Frequently Asked Questions: The Benefits Section
My So What is similar to the Benefits. Is that a problem?
No, that’s not a problem. The Message Box is a sorting tool to help you decide what is most important. You may end up with only three key messages, or even less. It’s not about filling the boxes, it’s about deciding what is the most important thing to say, out of all the things you could say. If the So What and Benefit are similar, that’s fine. But make them relevant to your target audience.
What if the only Benefit I can think of applies to future researchers?
That’s fine, if your audience is scientists who are interested in long-term benefits for research. For an audience of non-scientists, though, try to think about how your research could connect back to the So What. If this was basic research that told you something new about the world, consider the applications down the road that this audience might care about, or why these discoveries might connect with them emotionally.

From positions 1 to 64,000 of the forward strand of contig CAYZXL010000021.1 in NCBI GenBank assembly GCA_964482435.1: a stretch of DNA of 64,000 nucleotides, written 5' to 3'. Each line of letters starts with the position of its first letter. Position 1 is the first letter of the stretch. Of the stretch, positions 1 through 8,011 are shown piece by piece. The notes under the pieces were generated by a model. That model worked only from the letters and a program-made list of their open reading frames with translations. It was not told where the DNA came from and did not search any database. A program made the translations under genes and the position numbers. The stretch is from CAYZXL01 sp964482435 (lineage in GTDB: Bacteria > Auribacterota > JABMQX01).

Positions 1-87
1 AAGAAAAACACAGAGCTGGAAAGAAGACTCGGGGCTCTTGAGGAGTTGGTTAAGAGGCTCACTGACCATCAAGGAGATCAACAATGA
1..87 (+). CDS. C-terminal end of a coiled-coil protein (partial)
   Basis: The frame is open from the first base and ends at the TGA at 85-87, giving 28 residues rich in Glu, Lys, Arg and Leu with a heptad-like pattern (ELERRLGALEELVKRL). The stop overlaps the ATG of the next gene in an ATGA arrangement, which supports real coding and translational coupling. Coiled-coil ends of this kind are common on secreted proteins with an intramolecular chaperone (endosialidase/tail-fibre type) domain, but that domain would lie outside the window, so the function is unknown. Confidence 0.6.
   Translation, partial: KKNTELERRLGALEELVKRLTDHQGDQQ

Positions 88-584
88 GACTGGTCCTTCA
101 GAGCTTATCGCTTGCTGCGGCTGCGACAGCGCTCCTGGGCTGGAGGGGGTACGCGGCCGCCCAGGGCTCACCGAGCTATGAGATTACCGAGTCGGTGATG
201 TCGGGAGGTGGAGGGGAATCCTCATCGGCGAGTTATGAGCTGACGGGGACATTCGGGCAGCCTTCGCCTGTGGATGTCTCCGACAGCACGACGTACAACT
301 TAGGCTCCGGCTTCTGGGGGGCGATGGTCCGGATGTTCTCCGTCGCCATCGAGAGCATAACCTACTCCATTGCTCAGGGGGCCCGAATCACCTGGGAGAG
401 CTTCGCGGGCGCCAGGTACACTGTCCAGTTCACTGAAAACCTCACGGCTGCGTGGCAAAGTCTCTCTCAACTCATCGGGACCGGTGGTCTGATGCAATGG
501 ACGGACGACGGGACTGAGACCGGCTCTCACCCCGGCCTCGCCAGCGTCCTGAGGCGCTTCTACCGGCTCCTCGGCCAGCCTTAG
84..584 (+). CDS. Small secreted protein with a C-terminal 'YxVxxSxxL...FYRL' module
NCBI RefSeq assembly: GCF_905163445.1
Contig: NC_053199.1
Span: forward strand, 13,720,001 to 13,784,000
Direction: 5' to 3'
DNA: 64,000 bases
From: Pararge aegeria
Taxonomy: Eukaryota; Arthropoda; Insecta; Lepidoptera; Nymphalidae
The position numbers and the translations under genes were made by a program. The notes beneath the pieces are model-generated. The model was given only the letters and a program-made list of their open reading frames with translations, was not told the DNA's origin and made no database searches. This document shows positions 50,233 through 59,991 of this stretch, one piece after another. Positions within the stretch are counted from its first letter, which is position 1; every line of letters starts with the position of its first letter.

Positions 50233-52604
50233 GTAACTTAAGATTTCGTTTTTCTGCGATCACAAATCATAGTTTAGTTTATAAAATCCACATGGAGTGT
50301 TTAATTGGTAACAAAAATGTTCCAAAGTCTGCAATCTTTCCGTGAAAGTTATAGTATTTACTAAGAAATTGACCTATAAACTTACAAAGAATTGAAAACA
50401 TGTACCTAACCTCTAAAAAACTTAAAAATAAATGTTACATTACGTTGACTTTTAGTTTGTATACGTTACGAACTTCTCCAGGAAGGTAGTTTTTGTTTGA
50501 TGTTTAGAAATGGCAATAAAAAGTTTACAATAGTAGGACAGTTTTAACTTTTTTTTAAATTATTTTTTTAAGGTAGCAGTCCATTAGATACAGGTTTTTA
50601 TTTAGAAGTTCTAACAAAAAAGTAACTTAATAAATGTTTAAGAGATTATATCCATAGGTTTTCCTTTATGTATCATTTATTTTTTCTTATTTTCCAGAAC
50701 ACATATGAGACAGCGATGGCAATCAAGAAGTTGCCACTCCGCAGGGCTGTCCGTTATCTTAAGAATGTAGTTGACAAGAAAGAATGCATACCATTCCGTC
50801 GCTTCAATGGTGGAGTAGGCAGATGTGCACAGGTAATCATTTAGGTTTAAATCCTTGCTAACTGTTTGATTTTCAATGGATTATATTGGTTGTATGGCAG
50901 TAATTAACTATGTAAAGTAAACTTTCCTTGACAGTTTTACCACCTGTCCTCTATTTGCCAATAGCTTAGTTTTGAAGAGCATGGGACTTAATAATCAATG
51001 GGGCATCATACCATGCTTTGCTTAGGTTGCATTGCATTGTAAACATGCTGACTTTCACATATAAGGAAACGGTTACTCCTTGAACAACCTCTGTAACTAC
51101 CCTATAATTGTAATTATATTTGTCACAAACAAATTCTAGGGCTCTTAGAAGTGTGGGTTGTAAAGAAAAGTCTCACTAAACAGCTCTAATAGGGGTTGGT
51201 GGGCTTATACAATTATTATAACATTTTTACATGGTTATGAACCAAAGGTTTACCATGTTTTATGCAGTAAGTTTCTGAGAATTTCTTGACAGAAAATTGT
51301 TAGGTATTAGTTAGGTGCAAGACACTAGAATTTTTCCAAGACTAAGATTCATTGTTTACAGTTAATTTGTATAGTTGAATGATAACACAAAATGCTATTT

How do I avoid over-promising the Benefit?
Often, societal and environmental benefits accrue through a combination of efforts, approaches, and solutions. Your work might only be one part of that larger solution. It’s okay to identify the larger-scale benefits your work will contribute to. Just make it clear that the solutions you’ve identified are only one piece of the puzzle. You might also revisit your Problem statement and make sure that it’s appropriately scaled for the Solution identified. If necessary, you can include qualifiers such as “could,” though be prudent with your caveats and only use them when you really have to.